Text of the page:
The other movements were far more persuasive in their timing, whether the brood and surge of the first, vividly sounded, the elegy of the third, peered into deeply, both private and railing and ultimately consoled, and the sheer vitality of the finale, which leapt off the page before sinking to murky depths only to rise again Phoenix-like to end in a blaze of majesty of triumph. Doubts, I had a few, but the Philharmonia was fully seized of Bringuier’s intentions and he is sure to return.

To open the evening was the first in the latest Music of Today presentations, devoted on this occasion to 34-year-old Serbian Marko Nikodijević, he of the in-German and lower-case titles. There was some confusion on entering the auditorium, for the hand-out sheets were for the main concert, but all was righted on leaving, collecting the hoped-for programme note, details of forthcoming MOTs, and a booklet surveying the 2011-13 Seasons plus a CD of music played during those years. The Music of Today initiative has in fact been going for a couple of decades, a free and informal gathering for a harvest of new music.

Without written annotation, and with a difficult to follow stilted conversation between Nikodijević and Unsuk Chin (MOT’s artistic director), both pieces were left to speak for themselves. Music Box/Self Portrait with Ligeti and Stravinsky (and Messiaen is also present), scored for string trio, double bass, piano, harpsichord, celesta, accordion, piccolo/flute and clarinets/bass clarinets, is fast-paced and teeming with incident, earthy and industrially clangourous. Music of titular subterfuge, only Ligeti seemed an influence, and then not overtly so. Towards the close the music enters a beguiling state of otherworldliness before evaporating. This was twelve minutes well spent.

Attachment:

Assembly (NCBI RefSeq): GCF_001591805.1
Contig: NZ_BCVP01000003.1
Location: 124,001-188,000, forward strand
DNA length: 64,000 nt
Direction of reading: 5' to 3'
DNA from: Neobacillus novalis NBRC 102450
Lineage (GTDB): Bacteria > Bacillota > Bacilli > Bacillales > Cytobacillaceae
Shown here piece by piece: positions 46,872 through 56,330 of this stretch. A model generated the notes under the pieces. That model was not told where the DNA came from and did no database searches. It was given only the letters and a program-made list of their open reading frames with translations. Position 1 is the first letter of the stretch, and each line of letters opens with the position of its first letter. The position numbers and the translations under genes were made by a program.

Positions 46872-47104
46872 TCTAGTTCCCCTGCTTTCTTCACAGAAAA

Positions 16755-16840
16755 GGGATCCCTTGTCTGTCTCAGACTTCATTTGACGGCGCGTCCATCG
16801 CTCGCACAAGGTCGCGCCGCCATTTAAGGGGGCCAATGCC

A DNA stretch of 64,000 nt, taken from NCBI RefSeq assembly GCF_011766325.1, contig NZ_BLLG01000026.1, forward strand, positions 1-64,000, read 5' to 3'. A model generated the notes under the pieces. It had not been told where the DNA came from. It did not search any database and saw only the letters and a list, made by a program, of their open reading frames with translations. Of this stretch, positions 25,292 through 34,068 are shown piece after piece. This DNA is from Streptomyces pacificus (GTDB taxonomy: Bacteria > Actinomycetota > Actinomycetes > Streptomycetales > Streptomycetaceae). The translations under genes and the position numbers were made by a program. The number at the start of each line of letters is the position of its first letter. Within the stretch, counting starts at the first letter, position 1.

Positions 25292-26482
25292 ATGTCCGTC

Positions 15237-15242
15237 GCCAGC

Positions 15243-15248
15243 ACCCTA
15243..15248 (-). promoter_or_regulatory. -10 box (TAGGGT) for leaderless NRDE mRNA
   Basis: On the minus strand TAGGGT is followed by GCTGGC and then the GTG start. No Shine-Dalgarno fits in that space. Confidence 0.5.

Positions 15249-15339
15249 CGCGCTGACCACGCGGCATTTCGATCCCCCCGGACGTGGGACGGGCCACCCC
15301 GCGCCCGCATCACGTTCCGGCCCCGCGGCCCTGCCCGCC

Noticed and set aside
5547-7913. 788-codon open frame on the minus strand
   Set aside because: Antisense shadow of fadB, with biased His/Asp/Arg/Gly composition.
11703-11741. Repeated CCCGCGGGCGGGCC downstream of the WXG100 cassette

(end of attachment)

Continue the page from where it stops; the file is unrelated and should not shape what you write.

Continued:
Rather less so Gesualdo Dub, for piano and ensemble, the latter consisting of strings, woodwind and brass with enough percussion for three players, and also requiring a harp and a tiny organ. The eighteen minutes taken seemed much longer, the music slowly and mysteriously forming (so some naked coughing was unfortunate) with the occasional violent interjection and nightmarish crescendo. Such aspects as Byron Fulcher blowing through his trombone, while vigorously sliding, might have caught the eye but left the ear untroubled. Gesualdo Dub has its moments but not enough of them. No doubts about the performances though, not least from the versatile Andrew Zolinsky in the second work, with Baldur Brönnimann drawing consistently sympathetic contributions from the Philharmonia musicians throughout.

To be fair, my concentration on Gesualdo Dub was compromised by the distracting light of an iPad, which an audience member blithely switched on during the music to read something or other, and she carried on so doing for some minutes. Such selfishness needs to be stamped out. Ian McKellen’s cautionary advice about switching electronic things off was not aired before the recital, nor did Unsuk Chin mention to the audience about avoiding such undesirable acts, something that Julian Anderson, her predecessor, was scrupulous about.

The next Music of Today is on December 4 at 6 p.m. and features pieces by Anders Hillborg.